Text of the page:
The South Carolina Budget and Control Board Wednesday approved $7 million dollars for first-year funds for a wind turbine project that will help the state become a worldwide contender in wind energy. The governor was the only dissenting vote, questioning whether the state can sustain the project –which is in part funded by federal stimulus money. With this approval, Clemson continues to match a $45 million DOE grant with $53 million from public and private partnerships.
Also Wednesday Clemson appointed Nick Rigas to be director and senior scientist for this unique testing facility. “Manufacturers worldwide, would have access to facilities to bring in their new turbines and new drive trains that they are developing and actually test them under simulated conditions prior to their putting them out in the field,” Rigas says.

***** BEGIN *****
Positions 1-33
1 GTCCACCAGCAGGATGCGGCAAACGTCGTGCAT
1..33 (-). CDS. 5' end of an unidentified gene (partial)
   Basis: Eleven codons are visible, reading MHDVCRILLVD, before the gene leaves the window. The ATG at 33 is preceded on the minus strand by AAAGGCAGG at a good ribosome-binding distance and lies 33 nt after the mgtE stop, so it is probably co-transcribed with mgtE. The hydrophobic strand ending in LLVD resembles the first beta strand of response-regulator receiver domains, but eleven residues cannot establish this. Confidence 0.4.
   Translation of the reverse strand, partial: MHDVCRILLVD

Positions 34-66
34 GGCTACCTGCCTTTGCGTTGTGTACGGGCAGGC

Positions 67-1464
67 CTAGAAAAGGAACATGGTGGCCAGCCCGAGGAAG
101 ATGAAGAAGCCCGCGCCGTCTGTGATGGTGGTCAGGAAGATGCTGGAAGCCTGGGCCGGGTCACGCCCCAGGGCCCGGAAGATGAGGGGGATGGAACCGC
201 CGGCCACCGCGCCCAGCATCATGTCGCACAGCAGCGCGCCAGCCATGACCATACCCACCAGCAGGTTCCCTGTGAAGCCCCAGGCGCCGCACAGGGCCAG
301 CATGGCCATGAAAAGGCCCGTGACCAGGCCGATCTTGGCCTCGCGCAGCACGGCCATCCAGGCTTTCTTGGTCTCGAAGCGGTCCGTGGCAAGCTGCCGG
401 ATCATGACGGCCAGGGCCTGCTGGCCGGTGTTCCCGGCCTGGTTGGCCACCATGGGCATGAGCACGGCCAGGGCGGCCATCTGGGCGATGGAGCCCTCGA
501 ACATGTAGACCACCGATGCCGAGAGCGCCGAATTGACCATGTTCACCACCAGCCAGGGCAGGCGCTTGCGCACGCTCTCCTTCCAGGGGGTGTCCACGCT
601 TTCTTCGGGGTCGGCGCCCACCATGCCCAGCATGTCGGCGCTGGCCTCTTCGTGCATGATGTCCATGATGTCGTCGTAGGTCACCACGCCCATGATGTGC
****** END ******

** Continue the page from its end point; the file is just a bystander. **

The university says this project will pay for itself in a few years, and according to John Kelly, Executive Director of the Restoration institute, it will change the state over the next 20 years.
According to Kelly, “The state will have a very significant new source of energy available, particularly for the coastal communities –which is obviously where a huge amount of our tourists go and a large amount of our population lives.”
He says this wind testing facility will become a destination for new industry. “As these turbines become much larger than the ones that currently exist, and the blades much longer–most of that assembly and production will actually be in the coastal area. And obviously the proximity to the Charleston port and the shipyard would essentially make people want to locate quite close to where we’re talking about building the drive test facility,” Kelly projects.